Of all the concerts to go on Saturday, I was thankful, I wasn’t at Echo and the Bunnymen in Birmingham, with the band grumpy at having to do the concert after previously cancelling it because they wanted to watch Liverpool v Real Madrid and then relenting after anger from fans.

Ian McCullough enters the stage grumpy (to be fair, he’s always grumpy) as Liverpool go 1-0 down in a room full of Aston Villa supporters annoyed that their side has just lost 1-0 to Fulham in the Championship Play-Off Final. Gloriously miserable.

Ash at Titanic was thankfully a lot more upbeat, as the band began with Burn Baby Burn (which is what a lot of the crowd were doing due to the sun), which the audience were told when the band was being introduced was the first song played on 6 Music.

Afterwards, they announced they only had 35 minutes left, and were going to perform hits, which is what they did, performing songs such as King Fu, Oh Yeah, Shining Light and Girl From Mars, as well as more recent hit Annabel.

There was a brief chat where Tim Wheeler reminisced about Ash most famous concert, which recently celebrated it’s 20th anniversary, at Waterfront Hall, when Bono turned up as a guest alongside David Trimble and John Hume.

Guest stars seem to be a bit of a theme when Ash play Belfast.

When I saw them at The Empire in 2015, Nathan Connolly from Snow Patrol joined them onstage.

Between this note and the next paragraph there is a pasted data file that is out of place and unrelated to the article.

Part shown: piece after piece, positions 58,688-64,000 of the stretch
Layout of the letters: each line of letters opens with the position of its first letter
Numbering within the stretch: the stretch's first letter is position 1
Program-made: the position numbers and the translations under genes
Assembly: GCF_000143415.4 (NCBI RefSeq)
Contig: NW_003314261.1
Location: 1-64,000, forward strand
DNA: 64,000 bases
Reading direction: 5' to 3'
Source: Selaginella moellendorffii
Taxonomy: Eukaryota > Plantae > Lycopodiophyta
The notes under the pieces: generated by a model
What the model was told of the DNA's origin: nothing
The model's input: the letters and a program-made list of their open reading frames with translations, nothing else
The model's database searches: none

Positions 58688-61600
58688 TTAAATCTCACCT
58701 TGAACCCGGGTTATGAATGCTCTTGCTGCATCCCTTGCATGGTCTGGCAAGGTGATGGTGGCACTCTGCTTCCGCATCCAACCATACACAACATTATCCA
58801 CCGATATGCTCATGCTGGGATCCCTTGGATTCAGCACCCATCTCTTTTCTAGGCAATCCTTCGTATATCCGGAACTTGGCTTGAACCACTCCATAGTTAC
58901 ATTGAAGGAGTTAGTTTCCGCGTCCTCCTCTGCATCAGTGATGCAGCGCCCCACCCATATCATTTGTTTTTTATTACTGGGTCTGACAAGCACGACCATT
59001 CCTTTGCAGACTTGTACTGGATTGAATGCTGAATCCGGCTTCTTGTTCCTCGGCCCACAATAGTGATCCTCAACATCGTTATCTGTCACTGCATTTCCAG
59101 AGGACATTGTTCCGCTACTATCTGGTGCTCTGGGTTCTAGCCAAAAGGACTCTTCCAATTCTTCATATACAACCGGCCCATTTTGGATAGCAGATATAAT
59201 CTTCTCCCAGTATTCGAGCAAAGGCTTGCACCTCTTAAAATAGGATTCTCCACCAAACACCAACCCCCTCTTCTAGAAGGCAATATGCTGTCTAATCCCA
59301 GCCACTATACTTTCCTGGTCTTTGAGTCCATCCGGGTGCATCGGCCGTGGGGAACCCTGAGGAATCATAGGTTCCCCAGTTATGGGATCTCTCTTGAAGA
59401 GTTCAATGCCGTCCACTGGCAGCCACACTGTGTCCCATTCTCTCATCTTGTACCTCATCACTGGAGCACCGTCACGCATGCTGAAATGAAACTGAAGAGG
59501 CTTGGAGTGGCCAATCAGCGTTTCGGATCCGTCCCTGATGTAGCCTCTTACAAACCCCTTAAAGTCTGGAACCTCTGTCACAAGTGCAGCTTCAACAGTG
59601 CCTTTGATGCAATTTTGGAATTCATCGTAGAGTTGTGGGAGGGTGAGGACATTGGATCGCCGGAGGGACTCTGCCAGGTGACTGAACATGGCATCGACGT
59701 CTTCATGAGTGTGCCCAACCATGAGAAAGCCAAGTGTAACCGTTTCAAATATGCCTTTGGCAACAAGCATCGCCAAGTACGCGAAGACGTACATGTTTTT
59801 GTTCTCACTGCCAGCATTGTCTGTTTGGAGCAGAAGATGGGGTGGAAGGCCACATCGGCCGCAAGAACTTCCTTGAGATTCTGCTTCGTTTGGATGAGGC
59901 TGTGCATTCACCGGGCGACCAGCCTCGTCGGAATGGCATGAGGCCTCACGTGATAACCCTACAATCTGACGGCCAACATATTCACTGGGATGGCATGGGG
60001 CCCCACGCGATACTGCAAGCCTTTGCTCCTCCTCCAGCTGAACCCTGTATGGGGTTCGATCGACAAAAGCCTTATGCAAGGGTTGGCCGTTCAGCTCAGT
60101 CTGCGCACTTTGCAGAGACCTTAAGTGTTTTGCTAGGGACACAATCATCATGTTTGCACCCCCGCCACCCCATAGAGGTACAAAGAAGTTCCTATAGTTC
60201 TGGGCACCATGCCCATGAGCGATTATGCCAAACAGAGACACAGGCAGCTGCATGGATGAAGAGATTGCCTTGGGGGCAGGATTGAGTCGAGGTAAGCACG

Tim announced that “Two legends from Derry” would be joining them.

Who could it be? Nadine Coyle? Dana? Fionnuala that owns the chippy?

Sadly, it wouldn’t be Baltimora. That would have been remarkable.

It was Mickey Bradley and Damien O’Neill from The Undertones.

Both of them had contributed to the recording of Buzzkill from Ash’s current album, which they performed together.

It would have been a waste to bring them down from Derry for just one song.

Tim Wheeler then reminisced about getting a guitar on Christmas Day and the first song he learnt. He said he was now getting the best guitar lesson in the world, as the men who wrote it would be performing it with him.

That song, of course, was Teenage Kicks by The Undertones, which Ash signed off with.

This was a local gig for Ash, after that, the line-up took on a Swedish theme with Neneh Cherry followed by First Aid Kit.

I like some Neneh Cherry songs, so it would have been rude not to stay for her. It wasn’t a long set, but it was more than Seven Seconds (Sorry).